The principles of Equality, Diversity and Inclusion underpin the life of our academic community in the Music Department.
We strive to create a diverse and welcoming environment throughout the department, where everyone is treated fairly irrespective of their differences and given an equal opportunity to reach their full potential.
We understand that whilst it can be a powerful force to unite people, Music - in practice, training and scholarship – can also often be implicated in the production and maintenance of inequalities, which may be based on gender, sexual orientation, ethnicity, religion, disability, age, socioeconomic background, or other factors. In the Music Department, we are committed to acknowledging and reflecting on these inequalities in our teaching, embedding critical analysis of the wider values that underlie our subject throughout the curriculum.
The Music Department’s commitment to Equality, Diversity and Inclusion is spearheaded by an active EDI Committee, formed of staff and students at all levels.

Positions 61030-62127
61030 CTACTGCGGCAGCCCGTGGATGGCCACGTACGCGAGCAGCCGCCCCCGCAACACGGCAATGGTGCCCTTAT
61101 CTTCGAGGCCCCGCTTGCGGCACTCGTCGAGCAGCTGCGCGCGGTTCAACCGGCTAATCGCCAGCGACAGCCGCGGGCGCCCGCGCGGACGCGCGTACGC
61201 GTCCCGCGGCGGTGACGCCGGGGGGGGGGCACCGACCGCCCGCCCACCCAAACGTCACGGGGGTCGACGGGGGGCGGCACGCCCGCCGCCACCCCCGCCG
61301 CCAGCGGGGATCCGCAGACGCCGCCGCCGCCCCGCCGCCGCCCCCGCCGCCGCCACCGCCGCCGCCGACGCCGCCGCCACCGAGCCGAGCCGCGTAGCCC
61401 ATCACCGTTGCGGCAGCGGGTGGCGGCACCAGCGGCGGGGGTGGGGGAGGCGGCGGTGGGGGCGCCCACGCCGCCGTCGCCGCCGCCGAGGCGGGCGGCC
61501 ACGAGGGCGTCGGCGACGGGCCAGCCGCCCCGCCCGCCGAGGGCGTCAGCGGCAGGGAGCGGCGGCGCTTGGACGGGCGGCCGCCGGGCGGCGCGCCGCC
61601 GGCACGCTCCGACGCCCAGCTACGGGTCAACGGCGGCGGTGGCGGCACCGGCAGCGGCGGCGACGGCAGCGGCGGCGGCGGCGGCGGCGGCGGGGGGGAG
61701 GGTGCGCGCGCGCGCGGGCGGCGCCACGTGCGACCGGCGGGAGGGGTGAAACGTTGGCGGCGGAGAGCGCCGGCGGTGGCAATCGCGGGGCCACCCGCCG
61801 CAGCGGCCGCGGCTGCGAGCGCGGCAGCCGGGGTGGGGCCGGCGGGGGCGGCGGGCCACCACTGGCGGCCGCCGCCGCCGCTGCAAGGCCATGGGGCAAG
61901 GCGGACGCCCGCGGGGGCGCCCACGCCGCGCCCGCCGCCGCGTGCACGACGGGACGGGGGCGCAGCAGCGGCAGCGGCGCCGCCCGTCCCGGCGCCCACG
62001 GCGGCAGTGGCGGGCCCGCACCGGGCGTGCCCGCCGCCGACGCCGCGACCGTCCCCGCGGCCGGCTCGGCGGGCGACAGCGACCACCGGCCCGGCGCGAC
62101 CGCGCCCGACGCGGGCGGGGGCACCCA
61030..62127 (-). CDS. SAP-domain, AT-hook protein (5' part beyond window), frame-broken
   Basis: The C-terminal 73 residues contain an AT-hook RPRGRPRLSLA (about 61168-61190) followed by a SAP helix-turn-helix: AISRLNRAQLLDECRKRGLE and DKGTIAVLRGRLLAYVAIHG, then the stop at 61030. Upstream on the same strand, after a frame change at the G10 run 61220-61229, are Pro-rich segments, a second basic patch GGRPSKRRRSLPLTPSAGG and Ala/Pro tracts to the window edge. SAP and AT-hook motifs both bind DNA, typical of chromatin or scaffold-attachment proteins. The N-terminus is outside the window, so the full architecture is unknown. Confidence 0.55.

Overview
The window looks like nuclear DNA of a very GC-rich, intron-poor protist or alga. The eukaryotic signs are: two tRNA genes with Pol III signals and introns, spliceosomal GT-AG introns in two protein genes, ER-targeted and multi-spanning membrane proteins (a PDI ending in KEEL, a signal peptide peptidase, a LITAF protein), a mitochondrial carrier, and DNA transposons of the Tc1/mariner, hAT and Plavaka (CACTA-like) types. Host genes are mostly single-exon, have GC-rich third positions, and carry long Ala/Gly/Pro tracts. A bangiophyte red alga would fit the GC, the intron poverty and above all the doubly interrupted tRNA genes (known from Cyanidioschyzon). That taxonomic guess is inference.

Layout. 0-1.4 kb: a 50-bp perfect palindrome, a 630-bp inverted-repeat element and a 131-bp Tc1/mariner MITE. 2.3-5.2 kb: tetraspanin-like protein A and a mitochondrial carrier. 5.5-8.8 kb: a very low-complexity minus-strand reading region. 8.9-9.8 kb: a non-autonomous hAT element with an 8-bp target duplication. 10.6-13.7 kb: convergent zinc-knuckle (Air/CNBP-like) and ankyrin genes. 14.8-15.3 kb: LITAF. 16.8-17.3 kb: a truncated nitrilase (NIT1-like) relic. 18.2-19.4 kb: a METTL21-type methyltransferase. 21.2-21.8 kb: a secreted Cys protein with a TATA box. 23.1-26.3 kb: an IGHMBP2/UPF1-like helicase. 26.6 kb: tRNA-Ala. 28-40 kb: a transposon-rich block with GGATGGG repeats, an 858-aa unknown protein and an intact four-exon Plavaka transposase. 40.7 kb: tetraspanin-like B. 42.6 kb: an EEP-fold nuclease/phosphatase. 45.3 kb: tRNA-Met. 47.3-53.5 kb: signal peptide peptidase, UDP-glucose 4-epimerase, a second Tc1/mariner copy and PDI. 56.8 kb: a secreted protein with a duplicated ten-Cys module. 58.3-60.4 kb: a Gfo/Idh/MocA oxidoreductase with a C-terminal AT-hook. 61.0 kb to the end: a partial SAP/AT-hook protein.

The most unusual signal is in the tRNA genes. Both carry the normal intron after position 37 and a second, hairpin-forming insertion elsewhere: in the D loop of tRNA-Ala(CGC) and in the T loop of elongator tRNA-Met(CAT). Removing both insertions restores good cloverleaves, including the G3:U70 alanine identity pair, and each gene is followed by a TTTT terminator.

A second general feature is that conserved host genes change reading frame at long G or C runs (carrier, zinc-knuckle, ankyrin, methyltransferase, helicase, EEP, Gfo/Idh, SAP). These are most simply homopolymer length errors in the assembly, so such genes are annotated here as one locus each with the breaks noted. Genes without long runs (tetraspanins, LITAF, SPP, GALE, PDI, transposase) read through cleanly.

Read the EDI Committee statement of aims.
The Athena SWAN Charter was established in 2005 with the aim of advancing gender equality in academia, addressing unequal gender representation across academic disciplines, professional and support functions and removing the obstacles faced by women in particular, at major points of career development and progression. This includes representation, the progression of students into academia, their journey through career milestones and the working environment for all staff.
The Music Department is committed to the principles of the Athena SWAN Charter and is currently working towards a Bronze Award in 2022. The self-assessment team is led by the EDI Chair, Dr James Weeks, and consists of staff members, undergraduates and postgraduates from the department who are committed to promoting the best environment for learning, teaching and working.
Read more about our work towards the Athena SWAN Bronze charter.
Since the Black Lives Matter protests of Summer 2020, there have been increasing calls across the university sector for the decolonisation of curricula.
The Music Department acknowledges an urgent need to address issues of decolonisation within Music Studies and within its own departmental research and teaching. In October 2020 we launched a process of debate and discussion, drawing in all staff and students, the outcomes of which will be announced in 2021.
View a list of reading group resources.